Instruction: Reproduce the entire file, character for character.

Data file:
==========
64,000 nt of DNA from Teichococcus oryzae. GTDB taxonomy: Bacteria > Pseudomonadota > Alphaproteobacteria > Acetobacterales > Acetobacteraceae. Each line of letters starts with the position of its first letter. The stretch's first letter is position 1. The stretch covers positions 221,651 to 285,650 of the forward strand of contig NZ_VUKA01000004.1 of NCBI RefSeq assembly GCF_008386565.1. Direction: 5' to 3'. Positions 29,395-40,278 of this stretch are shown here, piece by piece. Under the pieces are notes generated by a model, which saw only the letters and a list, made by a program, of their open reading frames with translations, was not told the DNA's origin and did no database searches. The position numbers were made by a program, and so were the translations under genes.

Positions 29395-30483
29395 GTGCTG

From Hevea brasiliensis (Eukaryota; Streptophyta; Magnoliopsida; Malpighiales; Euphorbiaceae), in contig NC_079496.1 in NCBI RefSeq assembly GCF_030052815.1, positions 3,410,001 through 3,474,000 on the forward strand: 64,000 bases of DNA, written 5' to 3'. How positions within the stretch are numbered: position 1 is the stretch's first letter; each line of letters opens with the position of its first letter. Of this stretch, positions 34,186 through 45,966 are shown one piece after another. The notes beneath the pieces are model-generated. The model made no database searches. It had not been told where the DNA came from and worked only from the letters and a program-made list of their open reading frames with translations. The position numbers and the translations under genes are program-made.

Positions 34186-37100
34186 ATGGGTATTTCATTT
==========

64,000 nt of DNA from Teichococcus oryzae. GTDB taxonomy: Bacteria > Pseudomonadota > Alphaproteobacteria > Acetobacterales > Acetobacteraceae. Each line of letters starts with the position of its first letter. The stretch's first letter is position 1. The stretch covers positions 221,651 to 285,650 of the forward strand of contig NZ_VUKA01000004.1 of NCBI RefSeq assembly GCF_008386565.1. Direction: 5' to 3'. Positions 29,395-40,278 of this stretch are shown here, piece by piece. Under the pieces are notes generated by a model, which saw only the letters and a list, made by a program, of their open reading frames with translations, was not told the DNA's origin and did no database searches. The position numbers were made by a program, and so were the translations under genes.

Positions 29395-30483
29395 GTGCTG

From Hevea brasiliensis (Eukaryota; Streptophyta; Magnoliopsida; Malpighiales; Euphorbiaceae), in contig NC_079496.1 in NCBI RefSeq assembly GCF_030052815.1, positions 3,410,001 through 3,474,000 on the forward strand: 64,000 bases of DNA, written 5' to 3'. How positions within the stretch are numbered: position 1 is the stretch's first letter; each line of letters opens with the position of its first letter. Of this stretch, positions 34,186 through 45,966 are shown one piece after another. The notes beneath the pieces are model-generated. The model made no database searches. It had not been told where the DNA came from and worked only from the letters and a program-made list of their open reading frames with translations. The position numbers and the translations under genes are program-made.

Positions 34186-37100
34186 ATGGGTATTTCATTT